Welcome to Swarthmoor Hall

Swarthmoor Hall has been described as a hidden gem. The historic, peaceful and beautiful setting of the Hall provides a very special environment whatever the purpose of your visit or stay. Whether you are:

We look forward to welcoming you to Swarthmoor Hall!

Jane Pearson
Manager

New for 2014 – ‘room only’ bookings

This year we’ve made booking accommodation even more flexible: you can now book a room or a combination of rooms to suit your needs.  Come and enjoy a short or long stay in this unique and historic location with its tranquil gardens and beautiful grounds, on the doorstep of the Lake District.  All our rooms have the use of modern kitchen facilities so you may cater for yourself if you wish to.  At prices from £21 per night for a single room and £36 for a double or twin, we think this gives great value for money.  
And it doesn’t mean you can’t still book one or more suites of rooms to stay in with friends or family, for one or several nights stay, for a week’s holiday or weekend party.  See our booking pages for more information, or give us a call to discuss your requirements on 01229 583204

 “Women’s Speaking Justified”

Margaret Fell, Lancashire wife and mother of eight children, was the matriarch of Quakerism: from her convincement by George Fox in 1652, through to her death in 1701, she played a very important leadership role within the movement.  As well as running Swarthmoor Hall, she was very active in terms of organisation of the Quaker movement.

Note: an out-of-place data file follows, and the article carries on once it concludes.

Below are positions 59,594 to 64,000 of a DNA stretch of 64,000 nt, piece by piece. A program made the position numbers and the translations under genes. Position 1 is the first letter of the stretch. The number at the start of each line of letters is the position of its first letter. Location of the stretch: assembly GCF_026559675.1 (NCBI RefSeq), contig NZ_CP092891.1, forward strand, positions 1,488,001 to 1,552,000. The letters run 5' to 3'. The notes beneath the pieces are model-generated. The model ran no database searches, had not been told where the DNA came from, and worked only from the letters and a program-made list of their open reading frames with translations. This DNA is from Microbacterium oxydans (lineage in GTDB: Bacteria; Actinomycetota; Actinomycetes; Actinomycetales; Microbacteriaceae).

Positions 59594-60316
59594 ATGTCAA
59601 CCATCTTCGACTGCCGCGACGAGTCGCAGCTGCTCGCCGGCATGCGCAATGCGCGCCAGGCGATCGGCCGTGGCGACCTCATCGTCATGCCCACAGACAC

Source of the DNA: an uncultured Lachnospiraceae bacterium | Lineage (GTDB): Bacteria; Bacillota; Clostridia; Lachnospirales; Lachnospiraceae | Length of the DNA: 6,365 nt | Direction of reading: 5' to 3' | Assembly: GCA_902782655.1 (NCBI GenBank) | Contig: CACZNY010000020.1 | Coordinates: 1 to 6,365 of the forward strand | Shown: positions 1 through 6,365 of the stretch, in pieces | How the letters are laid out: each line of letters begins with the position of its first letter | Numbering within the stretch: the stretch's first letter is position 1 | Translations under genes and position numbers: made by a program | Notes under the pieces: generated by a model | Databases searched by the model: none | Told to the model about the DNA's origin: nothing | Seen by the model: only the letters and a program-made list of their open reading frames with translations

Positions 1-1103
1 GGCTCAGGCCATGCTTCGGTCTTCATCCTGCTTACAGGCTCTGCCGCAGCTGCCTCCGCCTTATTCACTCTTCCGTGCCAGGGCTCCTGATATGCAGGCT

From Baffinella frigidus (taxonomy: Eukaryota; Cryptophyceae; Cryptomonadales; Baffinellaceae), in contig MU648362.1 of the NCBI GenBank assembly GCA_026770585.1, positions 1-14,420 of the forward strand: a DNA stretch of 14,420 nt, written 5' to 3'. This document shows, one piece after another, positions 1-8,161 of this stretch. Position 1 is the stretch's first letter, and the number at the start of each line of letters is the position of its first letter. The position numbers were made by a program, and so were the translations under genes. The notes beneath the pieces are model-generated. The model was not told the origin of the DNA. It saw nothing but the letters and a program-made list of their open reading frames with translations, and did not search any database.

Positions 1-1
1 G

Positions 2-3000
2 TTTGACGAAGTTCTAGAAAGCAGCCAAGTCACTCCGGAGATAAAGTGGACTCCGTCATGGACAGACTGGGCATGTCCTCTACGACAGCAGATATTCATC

Swarthmoor Hall became a clearing house for the Quaker correspondence network, and Margaret herself was very literate, publishing many pamphlets, writing official declarations for the Quakers, writing to magistrates, to Cromwell and to Charles II.  “She was formidable indeed, a militant controversialist into her eighties, whose stamina did not fail” (Anthony Fletcher in the TLS)

In general Quaker women were given much greater scope than they were in other religious groups at the time.  About half of all women’s publications from the 1650s are by Quakers.  Many Quaker women wrote pamphlets, were involved in petitioning, prophesying, and travelling in the Ministry around this country and beyond: New England, the Caribbean, and Turkey among other places...

Come and visit to find out more about the events of 1652 which led to Swarthmoor Hall becoming the headquarters of Quakerism. 


 

Ladies of the Lake

There was a real buzz around the Hall on Sunday 14th September when local company Sportive Lakes ran a women-only cycling event around Ulverson and  Coniston.  Approximately 125 riders crossed the finish line into the courtyard which was swathed in pink bunting.  They were timed for their own interest, but the whole atmosphere was sociable and supportive.   Afterwards, as they enjoyed the refreshments which were provided by the Hall, there was a great sense of companionship amongst the competitors and their families.  And the ice-cream van arrived to round it all off very nicely.